In order to recover damages for infringement of a patent, the patentee must give adequate notice to the public that the article, such as a widget, is patented. With no/inadequate public notice, it may be difficult or impossible to obtain damages for any infringement of the patent that occurred prior to adequate notice having been given. Particularly, 35 USC 287 provides that a patentee cannot recover damages in an action for infringement of the patent “…except on proof that the infringer was notified of the infringement and continued to infringe thereafter, in which event damages may be recovered only for infringement occurring after such notice…”
Before the advent of the internet, patentees had to display the patent number on the covered product and associated packaging where possible (and that is still good practice when practical to do). More recently though, so-called ‘virtual’ marking has become permissible. To virtually mark a product, and thereby provide adequate notice to the public as to (i) what articles are patented, and (ii) the specific patents that cover those articles, the website must identify the patented article and also clearly associate that patented article with the patent numbers of the patents that cover that article.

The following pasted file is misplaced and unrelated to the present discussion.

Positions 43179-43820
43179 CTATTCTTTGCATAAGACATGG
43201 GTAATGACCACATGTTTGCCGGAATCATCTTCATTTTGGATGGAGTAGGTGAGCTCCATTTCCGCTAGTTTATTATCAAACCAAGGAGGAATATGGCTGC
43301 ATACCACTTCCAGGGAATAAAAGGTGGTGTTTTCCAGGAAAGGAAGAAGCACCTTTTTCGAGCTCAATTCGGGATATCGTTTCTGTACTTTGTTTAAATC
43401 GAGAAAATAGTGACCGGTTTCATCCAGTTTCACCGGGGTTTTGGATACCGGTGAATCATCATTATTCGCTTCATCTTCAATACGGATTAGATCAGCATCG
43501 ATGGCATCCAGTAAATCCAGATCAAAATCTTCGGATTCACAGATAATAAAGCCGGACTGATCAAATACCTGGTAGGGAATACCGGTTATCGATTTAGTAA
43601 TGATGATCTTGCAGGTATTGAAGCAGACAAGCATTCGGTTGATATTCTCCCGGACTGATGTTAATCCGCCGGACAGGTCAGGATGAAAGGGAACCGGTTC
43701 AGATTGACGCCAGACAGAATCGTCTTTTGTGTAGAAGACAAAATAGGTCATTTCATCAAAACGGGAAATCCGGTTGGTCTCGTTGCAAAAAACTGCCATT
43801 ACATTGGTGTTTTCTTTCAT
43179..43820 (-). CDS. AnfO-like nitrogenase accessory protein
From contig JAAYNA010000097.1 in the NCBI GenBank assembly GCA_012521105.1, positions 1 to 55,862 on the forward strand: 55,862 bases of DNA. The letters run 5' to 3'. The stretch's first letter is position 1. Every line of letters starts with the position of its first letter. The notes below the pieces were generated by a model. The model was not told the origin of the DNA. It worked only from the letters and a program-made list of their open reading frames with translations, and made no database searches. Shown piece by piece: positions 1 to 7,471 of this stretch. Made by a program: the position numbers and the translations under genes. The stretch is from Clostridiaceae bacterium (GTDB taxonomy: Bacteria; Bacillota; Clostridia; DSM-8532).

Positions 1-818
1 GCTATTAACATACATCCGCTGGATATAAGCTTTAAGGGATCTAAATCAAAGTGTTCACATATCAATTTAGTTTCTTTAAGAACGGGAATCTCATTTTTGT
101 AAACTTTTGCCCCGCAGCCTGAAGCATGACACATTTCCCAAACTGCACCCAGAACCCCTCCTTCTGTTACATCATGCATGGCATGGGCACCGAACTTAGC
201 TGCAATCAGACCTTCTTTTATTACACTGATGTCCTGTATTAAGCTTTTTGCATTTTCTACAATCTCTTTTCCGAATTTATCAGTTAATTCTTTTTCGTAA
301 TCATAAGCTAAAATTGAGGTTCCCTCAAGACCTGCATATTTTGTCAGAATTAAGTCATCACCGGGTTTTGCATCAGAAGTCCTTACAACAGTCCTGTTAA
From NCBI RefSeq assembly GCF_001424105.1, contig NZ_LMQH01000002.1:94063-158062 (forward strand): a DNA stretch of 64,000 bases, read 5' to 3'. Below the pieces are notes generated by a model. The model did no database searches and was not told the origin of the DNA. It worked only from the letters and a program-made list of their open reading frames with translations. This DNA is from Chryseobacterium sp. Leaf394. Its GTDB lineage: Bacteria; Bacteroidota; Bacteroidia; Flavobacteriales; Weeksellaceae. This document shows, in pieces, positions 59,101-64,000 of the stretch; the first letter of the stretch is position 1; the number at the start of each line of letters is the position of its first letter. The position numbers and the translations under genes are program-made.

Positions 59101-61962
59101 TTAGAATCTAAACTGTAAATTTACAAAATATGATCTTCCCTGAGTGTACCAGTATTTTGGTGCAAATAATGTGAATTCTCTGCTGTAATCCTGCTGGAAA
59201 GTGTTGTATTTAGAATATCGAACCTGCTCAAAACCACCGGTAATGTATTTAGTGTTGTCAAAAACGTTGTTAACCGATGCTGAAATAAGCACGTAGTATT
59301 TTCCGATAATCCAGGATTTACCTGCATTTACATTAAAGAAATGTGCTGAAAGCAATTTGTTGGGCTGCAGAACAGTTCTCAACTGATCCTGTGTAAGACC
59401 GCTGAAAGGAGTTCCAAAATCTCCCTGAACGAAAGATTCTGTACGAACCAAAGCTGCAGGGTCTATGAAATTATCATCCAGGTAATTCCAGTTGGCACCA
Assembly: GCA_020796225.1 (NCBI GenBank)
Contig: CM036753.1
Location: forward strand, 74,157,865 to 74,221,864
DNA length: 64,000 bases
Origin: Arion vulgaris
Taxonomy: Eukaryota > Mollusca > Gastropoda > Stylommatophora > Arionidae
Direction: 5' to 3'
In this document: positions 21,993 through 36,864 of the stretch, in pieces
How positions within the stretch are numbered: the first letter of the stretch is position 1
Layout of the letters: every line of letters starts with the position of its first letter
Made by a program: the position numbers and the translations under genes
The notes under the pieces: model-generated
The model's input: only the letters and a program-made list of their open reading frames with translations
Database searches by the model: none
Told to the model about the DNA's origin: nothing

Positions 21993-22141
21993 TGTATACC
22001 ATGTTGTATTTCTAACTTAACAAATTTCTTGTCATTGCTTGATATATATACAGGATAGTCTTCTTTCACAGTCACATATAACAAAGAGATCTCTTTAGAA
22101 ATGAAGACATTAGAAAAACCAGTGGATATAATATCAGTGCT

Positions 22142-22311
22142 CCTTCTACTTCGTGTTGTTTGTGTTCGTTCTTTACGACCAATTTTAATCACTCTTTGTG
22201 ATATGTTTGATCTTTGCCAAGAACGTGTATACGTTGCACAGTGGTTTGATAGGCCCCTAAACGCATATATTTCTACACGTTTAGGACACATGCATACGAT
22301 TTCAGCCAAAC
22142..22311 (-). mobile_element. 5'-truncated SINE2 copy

A recent court decision provides some useful insight on what does, and does not, constitute adequate virtual marking of a patented product. In Manufacturing Resources International, Inc. v. Civiq Smartscapes LLC (US District Court for the District of Delaware; Civil Action No. 17-269-RGA), the court took up the question of whether the patentee had adequately marked its products. In that case, the patentee had marked its products only with the word ‘patent’ and the address of its website, which simply listed a number of patents. The website did not clearly associate any of the listed patents with the specific product in question. In finding that the patentee’s attempt at virtual marking did not satisfy the requirements of 35 USC 287, the court stated that “Simply listing all patents that could possibly apply to a product or all patents owned by the patentee on the patentee’s marking website does not give the public notice. It merely creates a research project for the public.” Id. at 20. Thus, the court found that the alleged infringer did not receive notice of the infringement until the time the complaint was filed, and no damages were awarded for infringement that occurred prior to the notice that was provided by the filing of the suit.
So go ahead and make your virtual mark in the patent world, but make sure you do it in a way that adequate notice is provided to the public.